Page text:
Friday, March 20, 2020

Love explosion

My grandmother once told me that she saw Adolf Hitler giving a speech in a big stadium. Sometime in the 1930's, a few years before the war. She had been totally fascinated by him, how he had managed to unite the huge crowd and made everyone cheer. She said she just couldn't have imagined that it all might go horribly wrong. And then it did.

My mother has always lived in a healthy way. Good food, exercise, very few drugs and lots of compassion. Life hasn't always been easy and she hasn't done everything perfectly right, but things seemed to be going well. She never imagined that something could go seriously wrong. And then, two months ago, she was diagnosed with a severe cancer.

In January of this year, around the time my mother heard the bad diagnosis, I read about a virus spreading in China. It seemed far away and I felt it had nothing to do with me. In February I went with my girlfriend to Madrid when the first case of the new coronavirus was detected in the Spanish capital. Still, it seemed pretty irrelevant to my life. I didn't think that it could affect me. A few weeks later, Madrid and the rest of Europe are in lockdown, my Mom is in the high risk group and the world has turned upside down.

Can it get any worse? Oh yes! Just like with the Covid19 situation, the climate crisis is seen by many as unnecessary panic-making too. It's far away, climate activists are called hysterical alarmists and many think it won't really cause them any problems. But just as the virus is growing exponentially right now, the climate problems are growing exponentially as well. And their possible consequences are far worse than what we are experiencing at present with Covid19. That's right, far worse!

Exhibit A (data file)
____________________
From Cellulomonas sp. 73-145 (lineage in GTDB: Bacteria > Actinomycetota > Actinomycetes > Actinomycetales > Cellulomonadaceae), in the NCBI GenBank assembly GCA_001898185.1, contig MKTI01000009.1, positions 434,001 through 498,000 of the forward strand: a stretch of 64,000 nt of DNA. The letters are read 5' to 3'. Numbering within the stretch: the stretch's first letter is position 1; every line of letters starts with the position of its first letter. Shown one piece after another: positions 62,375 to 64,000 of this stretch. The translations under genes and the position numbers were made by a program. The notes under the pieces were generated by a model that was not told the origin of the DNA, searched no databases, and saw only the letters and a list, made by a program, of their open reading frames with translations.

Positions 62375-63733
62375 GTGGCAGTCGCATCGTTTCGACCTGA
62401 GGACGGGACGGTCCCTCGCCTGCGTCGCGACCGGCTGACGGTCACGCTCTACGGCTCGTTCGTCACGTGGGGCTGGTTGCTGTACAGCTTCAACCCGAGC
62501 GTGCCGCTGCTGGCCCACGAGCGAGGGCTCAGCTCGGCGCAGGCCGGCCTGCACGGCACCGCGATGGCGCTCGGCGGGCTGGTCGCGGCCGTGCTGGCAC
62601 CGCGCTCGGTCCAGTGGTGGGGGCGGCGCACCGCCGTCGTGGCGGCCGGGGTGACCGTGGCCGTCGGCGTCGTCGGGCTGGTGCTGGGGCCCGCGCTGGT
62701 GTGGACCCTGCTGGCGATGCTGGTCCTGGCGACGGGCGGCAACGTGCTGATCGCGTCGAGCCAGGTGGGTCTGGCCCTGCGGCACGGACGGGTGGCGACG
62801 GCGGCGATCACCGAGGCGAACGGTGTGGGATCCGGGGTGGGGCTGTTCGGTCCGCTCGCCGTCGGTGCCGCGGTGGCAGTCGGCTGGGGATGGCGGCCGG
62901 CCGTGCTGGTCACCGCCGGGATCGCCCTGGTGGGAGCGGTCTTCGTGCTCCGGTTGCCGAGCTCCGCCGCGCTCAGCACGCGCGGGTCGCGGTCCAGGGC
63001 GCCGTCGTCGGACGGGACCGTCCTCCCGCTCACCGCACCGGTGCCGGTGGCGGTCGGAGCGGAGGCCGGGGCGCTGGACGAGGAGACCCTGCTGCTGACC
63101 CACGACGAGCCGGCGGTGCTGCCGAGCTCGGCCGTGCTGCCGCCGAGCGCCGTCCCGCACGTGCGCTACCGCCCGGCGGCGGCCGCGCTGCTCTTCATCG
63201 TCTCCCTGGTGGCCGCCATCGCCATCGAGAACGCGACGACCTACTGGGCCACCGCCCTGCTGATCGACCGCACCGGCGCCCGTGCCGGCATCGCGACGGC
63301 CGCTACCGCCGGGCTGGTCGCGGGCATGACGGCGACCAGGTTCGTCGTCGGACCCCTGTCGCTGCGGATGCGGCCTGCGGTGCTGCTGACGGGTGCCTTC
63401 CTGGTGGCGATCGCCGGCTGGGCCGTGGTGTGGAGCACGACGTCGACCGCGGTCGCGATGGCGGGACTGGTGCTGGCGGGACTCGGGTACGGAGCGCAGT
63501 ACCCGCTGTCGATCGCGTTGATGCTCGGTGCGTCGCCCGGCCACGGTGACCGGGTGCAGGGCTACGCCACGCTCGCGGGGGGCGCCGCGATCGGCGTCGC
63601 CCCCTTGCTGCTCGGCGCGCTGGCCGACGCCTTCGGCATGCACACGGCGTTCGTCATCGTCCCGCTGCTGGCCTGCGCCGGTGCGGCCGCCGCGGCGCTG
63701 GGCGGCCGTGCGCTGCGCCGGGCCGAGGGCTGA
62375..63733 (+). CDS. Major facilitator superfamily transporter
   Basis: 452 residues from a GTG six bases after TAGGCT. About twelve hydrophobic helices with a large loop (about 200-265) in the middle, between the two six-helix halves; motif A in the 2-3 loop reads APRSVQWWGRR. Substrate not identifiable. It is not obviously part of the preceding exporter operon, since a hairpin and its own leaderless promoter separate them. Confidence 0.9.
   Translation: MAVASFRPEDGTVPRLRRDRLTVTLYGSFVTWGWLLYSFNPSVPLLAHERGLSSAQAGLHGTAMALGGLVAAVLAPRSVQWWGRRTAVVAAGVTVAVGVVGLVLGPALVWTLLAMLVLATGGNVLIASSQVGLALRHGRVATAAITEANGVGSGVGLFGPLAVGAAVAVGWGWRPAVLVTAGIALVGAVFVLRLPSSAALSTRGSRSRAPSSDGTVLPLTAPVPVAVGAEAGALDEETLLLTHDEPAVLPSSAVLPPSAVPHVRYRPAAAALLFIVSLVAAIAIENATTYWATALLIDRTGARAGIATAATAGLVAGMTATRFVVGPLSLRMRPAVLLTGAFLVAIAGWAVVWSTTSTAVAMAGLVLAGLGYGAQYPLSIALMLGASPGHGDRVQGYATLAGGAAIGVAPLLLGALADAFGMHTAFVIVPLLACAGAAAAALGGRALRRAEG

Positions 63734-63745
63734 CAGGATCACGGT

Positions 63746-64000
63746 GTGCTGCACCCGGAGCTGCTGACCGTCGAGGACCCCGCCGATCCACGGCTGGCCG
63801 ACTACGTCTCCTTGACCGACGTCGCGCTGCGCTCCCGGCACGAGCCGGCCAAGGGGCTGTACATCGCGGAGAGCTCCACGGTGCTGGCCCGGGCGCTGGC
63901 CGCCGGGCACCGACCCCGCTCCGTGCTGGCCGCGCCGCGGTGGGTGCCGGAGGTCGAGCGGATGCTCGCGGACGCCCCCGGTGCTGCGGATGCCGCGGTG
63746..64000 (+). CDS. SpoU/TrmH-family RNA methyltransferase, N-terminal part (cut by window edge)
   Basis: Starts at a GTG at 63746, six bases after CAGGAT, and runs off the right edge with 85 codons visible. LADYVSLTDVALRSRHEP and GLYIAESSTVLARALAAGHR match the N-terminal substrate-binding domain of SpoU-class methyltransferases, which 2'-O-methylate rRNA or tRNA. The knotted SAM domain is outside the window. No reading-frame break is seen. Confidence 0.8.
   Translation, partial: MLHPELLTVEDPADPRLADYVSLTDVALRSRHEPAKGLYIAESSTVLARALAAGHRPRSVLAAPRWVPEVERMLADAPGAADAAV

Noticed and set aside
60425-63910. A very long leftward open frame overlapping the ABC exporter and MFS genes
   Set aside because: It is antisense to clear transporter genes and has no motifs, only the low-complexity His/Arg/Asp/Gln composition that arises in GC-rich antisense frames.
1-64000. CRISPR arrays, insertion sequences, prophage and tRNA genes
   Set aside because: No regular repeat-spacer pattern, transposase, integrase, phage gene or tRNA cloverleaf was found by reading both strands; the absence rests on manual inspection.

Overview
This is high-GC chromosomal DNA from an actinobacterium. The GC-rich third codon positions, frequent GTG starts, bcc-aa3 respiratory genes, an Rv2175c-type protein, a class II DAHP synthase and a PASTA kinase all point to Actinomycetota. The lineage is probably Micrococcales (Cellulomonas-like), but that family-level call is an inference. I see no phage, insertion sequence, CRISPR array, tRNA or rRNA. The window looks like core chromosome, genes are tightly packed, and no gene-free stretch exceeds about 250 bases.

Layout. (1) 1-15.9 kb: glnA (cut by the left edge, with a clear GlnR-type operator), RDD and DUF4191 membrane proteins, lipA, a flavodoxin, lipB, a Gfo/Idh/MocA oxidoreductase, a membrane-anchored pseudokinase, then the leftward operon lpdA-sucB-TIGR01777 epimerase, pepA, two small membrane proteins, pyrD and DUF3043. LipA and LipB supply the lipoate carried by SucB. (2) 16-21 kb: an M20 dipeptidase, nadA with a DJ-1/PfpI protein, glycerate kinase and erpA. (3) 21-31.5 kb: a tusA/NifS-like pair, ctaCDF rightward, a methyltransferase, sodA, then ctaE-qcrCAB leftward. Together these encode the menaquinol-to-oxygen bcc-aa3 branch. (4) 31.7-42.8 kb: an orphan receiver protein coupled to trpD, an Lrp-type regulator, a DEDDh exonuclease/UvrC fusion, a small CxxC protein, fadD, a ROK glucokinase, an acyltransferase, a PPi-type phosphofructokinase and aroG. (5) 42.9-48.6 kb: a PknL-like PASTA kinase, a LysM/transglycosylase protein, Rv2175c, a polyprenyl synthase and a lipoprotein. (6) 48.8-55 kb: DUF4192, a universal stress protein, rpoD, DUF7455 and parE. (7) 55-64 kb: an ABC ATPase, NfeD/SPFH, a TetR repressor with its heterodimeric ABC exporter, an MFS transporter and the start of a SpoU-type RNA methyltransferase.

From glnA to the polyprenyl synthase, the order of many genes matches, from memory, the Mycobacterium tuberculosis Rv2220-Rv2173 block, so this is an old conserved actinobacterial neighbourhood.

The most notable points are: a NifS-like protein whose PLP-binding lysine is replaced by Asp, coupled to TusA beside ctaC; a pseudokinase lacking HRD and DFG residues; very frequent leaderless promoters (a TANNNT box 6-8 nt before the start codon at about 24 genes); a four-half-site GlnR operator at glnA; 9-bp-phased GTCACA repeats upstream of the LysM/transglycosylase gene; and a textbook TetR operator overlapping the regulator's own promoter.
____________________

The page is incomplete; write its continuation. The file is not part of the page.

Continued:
I think the real crisis we are facing is a crisis of imagination. It's really difficult to understand exponential growth, what it means when suddenly everything accelerates and spins out of control. Perhaps this current virus crisis can provide some learning. If not, here's a great video by Chris Martenson explaining it: Compounding is the problem 

But the crisis of imagination isn't only about our failure of reading early alarm signs and acting accordingly in order to prevent an apocalypse. There's also a lack of being able to imagine something better. How can we create a healthier world if we don't have any vision of a bright future?

Watching TV and Netflix, warming up precooked food and consuming the art of others are all pleasant pastimes, but none of them really help to develop our imagination. They make us ever more passive and don't lead to creative action. So how can we train our imagination? The answer is simple: by using it.

Read a book. Cook a meal. Paint a picture. Play a song. Invent a game. Write a story. Sit in silence.

All of these things allow your mind to expand, instead of keeping it imprisoned. Opening up to new possibilities, instead of holding on to something that is old and broken and won't last anyway. You don't even need to leave the house to do all this, so maybe right now is a good time to start.

And yes, it's a difficult situation. When you're locked up at home, unable to hug or even see your loved ones, watching the collapse of the economy and feeling the threat of uncertainty, what hope is there? Even worse, you see that we continue talking about money the whole time, and as we're sitting in safe houses with enough food and good internet, we let 20,000 refugees rot on a Greek island. No, not because of Covid19 – we've been already doing this all those years when everything seemed fine. We deserve this crisis. We actually deserve much worse.

In the end, the only hope that is left is the very thing that got us into this mess: exponential growth. Racism, cancer, the virus; greed, selfishness and stupidity – they all exploded. But perhaps love can explode too. Perhaps wisdom and solidarity can also grow exponentially. A utopian dream, but a dream nevertheless.

If not now, when?
If not us, who?